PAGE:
Yes, I know, it isn't (Modern) Monday and we already went over a Modern decklist this week. The problem is that we had few other options! Wednesday was the day that the Modern banning and unbannings went into effect on Magic Online, and Born of the Gods isn't even available until Friday. Even so, it's going to be difficult to pick up the new cards during the first few days without spending an arm and a leg. (Spoiler: I don't really have an extra arm and a leg to spare.)

So in response to the Modern format accurately reflecting the recent changes, I figured I would show off a deck I felt like you guys would love: Bogles! I mean, typically you love decks where ridiculous and powerful things happen, and this deck has no shortage of ridiculous things happening. I mean just look at the art for Slippery Bogle alone! Just...ridiculous.

The version we're looking at today was taken to a second place finish in a Modern Premier Event by Magic Online user CLYDE THE GLIDE DREXLER.


This is the configuration that seems to be having the most success. There was one other version I saw one instance of and the only differences were as follows:

-2 Keen Sense
-2 Unflinching Courage

+2 Spirit Link
+2 Spirit Mantle

I love the idea of Spirit Link being used as removal, to deal with something annoying, especially since it still pumps our creatures from Ethereal Armor, but like I said, that version only appeared once and it hadn't been doing as well as this one, so let's see how it goes.

Bogles vs. Zoo

Bogles vs. Goblins

Bogles vs. UB Faeries

Bogles vs. Monored Burn

Okay, so as you can see, unless our opponents are playing Devour Flesh (come on...) or something we usually win the race. Of course Liliana of the Veil would be a more adequate reference, but luckily, with Deathrite Shaman out of the picture, a turn two Liliana of the Veil is much less likely.

Bogles is kind of confusing in that I actually don't know whether it's a fair deck or not. Ya see, there are two kinds of decks in Modern: fair and unfair. A fair deck is something like the Goblins deck we played against or Jund (although Jund has often been called one of the most unfair fair decks). These are decks that don't necessarily do anything degenerate; they just do a lot fair things very well. Unfair decks are things like RG Tron, where they can get out a Karn Liberated on turn two (or is it three?) or Splinter Twin where they can simply win the game in one turn, often locking your board down to prevent you from being able to respond.

The thing about it is that both fair and unfair decks have likely chances to win. While unfair decks (like Tin Fists) do have more...well, unfair game plans, they are often much more vulnerable to disruption because of them. And while fair decks play...well, fair, they are often much more consistent in their strategies. I hope that makes sense.

Either way, the original point is that I wasn't sure whether Bogles was a fair deck or an unfair deck and I think it sits right on the threshold. It can do some unfair things pretty easily, like make a 10/8 hexproof, lifelink, first striking, trampler, but it also takes drawing a particular set of cards in order to do so. On the other hand, the deck is a lot more resilient to removal since the creatures all have hexproof and often removing a single enchantment isn't going to do that much.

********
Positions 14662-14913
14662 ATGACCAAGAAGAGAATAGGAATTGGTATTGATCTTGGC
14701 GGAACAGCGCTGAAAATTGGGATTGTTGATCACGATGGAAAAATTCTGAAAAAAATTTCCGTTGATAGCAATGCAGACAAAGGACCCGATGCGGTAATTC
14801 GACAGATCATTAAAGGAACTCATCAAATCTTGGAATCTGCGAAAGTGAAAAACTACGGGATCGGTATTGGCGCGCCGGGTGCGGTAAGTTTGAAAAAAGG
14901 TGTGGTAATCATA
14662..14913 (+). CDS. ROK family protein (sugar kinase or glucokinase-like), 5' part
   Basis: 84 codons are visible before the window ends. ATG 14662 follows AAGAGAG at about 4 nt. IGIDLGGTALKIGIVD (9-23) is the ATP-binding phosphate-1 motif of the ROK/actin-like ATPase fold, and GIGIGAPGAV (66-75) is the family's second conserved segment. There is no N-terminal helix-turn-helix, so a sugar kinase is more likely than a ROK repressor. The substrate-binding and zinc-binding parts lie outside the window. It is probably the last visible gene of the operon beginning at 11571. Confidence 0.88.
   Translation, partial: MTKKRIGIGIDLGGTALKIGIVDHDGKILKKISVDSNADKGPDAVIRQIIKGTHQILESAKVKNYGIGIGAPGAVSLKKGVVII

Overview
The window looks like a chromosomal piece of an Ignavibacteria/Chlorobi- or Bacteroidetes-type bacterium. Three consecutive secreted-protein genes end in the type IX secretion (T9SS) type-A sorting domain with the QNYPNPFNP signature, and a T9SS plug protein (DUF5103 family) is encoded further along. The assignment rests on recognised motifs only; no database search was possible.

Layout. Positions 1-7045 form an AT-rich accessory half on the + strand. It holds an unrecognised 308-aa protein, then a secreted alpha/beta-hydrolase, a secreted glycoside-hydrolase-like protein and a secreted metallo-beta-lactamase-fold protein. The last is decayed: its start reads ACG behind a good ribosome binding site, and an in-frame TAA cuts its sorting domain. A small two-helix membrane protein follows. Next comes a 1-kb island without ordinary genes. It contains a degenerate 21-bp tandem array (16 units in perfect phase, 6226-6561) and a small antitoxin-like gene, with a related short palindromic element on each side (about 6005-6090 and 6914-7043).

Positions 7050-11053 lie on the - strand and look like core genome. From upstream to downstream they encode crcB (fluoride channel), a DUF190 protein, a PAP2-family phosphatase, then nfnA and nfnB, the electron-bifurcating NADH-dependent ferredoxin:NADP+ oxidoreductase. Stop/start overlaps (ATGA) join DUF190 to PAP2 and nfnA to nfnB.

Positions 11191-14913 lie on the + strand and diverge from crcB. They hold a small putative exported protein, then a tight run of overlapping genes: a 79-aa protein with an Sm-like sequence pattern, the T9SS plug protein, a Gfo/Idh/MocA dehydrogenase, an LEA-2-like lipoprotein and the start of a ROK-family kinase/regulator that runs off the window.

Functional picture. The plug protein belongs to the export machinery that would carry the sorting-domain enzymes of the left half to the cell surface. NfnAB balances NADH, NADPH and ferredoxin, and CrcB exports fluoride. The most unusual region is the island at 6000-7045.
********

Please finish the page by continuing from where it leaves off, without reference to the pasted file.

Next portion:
Two things the deck has to worry about are 1) combo decks like Splinter Twin. You want to make sure you bring in all of your removal, since we have very few (if any) maindeck ways to interact with them. In fact I would imagine that if we can't outrace them, we simply lose. And 2) things like Paraselene. Now I'm not even sure if Paraselene specifically is being played in Modern, but you get the point. Cards like Fracturing Gust or Ray of Revelation, cards that can take out multiple of our enchantments in one fell swoop; those are the ones that we need to look out for. Because often it means our 1/1 Slippery Bogle is going to run straight into trouble.

This deck is incredibly powerful if your opponent doesn't have any ways to combat our strategy, and to be honest, there aren't that many that do in Modern. Occasionally we will fall pretty to a Fracturing Gust-esque spell that was in the sideboard against Affinity, but it's rare. The only other caveat is that we do have to draw a specific mix of cards. Like, we have to have a good number of relevant enchantments and at least one or two creatures.

I'm still not 100% sold on Kor Spiritdancer. I mean, she ends up turning on all of their otherwise dead removal and she actually costs a little too much to benefit from her ability before they can kill her. I think I drew maybe two cards off of her in the entire four match set. Either way, as you can see from the videos, the deck doesn't realistically take that much to get going, and when it does, it can usually win in a turn or two. (It's not even very expensive aside from the Daybreak Coronets which, come on, who ever thought that would be a chase rare!?)

That's about all I have for this week. This weekend begins the Born of the Gods Prereleases on Magic Online, and I'll most likely be wasting a bunch of weekend hours participating in some. If I can get the cards, I might revisit my BUG Midrange list for next week (along with Kiora, the Crashing Wave), but it depends on the prices people are asking; cards usual command a premium during the Prerelease weekend for obvious reasons. Either way, keeping that in mind, let me know what you guys might be interested in seeing. Thanks for reading and I'll catch you on Monday!

Frank Lepore
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PS..."yeah food!"